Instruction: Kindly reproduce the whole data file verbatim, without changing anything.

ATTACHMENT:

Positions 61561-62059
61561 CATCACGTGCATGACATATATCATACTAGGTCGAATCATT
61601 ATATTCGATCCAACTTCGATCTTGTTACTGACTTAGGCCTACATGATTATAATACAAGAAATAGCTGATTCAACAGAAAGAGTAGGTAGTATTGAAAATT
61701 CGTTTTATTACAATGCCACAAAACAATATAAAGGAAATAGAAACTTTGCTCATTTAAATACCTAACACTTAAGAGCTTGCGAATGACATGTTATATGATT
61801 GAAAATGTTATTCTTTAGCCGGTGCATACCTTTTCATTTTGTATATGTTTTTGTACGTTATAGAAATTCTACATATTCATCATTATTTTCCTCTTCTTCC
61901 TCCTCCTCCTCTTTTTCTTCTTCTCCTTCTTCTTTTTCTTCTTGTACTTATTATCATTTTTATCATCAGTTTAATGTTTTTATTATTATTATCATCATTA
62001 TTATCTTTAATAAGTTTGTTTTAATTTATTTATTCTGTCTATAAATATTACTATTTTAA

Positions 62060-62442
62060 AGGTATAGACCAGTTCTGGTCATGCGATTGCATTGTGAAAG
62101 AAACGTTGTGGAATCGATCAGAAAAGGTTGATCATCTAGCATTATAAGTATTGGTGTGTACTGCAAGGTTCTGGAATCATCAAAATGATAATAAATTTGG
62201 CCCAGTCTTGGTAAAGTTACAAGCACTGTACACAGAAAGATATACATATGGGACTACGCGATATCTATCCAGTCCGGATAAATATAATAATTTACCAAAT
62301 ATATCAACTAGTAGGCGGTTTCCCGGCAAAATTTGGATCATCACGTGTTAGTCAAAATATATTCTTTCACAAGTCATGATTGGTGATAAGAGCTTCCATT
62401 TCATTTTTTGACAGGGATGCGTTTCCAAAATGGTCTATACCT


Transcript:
Positions 61561-62059
61561 CATCACGTGCATGACATATATCATACTAGGTCGAATCATT
61601 ATATTCGATCCAACTTCGATCTTGTTACTGACTTAGGCCTACATGATTATAATACAAGAAATAGCTGATTCAACAGAAAGAGTAGGTAGTATTGAAAATT
61701 CGTTTTATTACAATGCCACAAAACAATATAAAGGAAATAGAAACTTTGCTCATTTAAATACCTAACACTTAAGAGCTTGCGAATGACATGTTATATGATT
61801 GAAAATGTTATTCTTTAGCCGGTGCATACCTTTTCATTTTGTATATGTTTTTGTACGTTATAGAAATTCTACATATTCATCATTATTTTCCTCTTCTTCC
61901 TCCTCCTCCTCTTTTTCTTCTTCTCCTTCTTCTTTTTCTTCTTGTACTTATTATCATTTTTATCATCAGTTTAATGTTTTTATTATTATTATCATCATTA
62001 TTATCTTTAATAAGTTTGTTTTAATTTATTTATTCTGTCTATAAATATTACTATTTTAA

Positions 62060-62442
62060 AGGTATAGACCAGTTCTGGTCATGCGATTGCATTGTGAAAG
62101 AAACGTTGTGGAATCGATCAGAAAAGGTTGATCATCTAGCATTATAAGTATTGGTGTGTACTGCAAGGTTCTGGAATCATCAAAATGATAATAAATTTGG
62201 CCCAGTCTTGGTAAAGTTACAAGCACTGTACACAGAAAGATATACATATGGGACTACGCGATATCTATCCAGTCCGGATAAATATAATAATTTACCAAAT
62301 ATATCAACTAGTAGGCGGTTTCCCGGCAAAATTTGGATCATCACGTGTTAGTCAAAATATATTCTTTCACAAGTCATGATTGGTGATAAGAGCTTCCATT
62401 TCATTTTTTGACAGGGATGCGTTTCCAAAATGGTCTATACCT